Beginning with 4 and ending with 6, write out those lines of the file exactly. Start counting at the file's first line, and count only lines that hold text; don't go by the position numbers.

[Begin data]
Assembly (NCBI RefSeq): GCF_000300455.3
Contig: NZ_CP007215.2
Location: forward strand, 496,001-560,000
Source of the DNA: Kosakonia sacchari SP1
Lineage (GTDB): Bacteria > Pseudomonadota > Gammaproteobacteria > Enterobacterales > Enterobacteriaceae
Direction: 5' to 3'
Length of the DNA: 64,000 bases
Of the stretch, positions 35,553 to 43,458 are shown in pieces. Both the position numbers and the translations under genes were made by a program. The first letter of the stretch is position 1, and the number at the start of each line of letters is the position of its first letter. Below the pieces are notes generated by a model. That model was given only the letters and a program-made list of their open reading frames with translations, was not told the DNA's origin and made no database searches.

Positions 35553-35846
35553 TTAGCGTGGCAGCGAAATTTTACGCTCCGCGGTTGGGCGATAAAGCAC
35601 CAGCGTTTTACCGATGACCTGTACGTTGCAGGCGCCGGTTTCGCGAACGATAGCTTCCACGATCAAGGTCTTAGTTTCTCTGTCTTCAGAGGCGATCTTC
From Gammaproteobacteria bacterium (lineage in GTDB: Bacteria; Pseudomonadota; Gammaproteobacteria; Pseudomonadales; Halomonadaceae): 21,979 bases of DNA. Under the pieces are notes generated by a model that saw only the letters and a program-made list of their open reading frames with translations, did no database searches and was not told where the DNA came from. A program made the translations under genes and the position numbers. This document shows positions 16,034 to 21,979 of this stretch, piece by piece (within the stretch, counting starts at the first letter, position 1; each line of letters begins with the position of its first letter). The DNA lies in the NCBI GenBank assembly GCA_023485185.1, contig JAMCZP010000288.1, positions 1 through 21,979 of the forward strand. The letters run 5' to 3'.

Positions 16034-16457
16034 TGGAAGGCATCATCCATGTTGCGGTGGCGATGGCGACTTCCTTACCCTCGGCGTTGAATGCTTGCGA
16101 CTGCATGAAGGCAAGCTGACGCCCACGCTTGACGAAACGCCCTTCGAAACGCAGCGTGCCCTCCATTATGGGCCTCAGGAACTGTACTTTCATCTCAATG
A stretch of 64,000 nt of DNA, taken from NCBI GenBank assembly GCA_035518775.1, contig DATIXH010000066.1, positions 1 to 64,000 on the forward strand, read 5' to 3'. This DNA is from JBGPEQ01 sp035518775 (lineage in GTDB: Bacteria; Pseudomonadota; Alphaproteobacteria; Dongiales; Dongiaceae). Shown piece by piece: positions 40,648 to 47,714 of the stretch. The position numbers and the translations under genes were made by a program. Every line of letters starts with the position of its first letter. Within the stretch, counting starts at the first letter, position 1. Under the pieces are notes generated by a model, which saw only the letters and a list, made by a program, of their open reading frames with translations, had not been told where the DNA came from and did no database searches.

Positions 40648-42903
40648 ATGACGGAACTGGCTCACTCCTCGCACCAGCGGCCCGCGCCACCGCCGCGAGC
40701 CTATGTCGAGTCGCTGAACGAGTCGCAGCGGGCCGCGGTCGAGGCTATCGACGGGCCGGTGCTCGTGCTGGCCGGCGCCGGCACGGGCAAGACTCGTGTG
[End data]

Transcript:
Source of the DNA: Kosakonia sacchari SP1
Lineage (GTDB): Bacteria > Pseudomonadota > Gammaproteobacteria > Enterobacterales > Enterobacteriaceae
Direction: 5' to 3'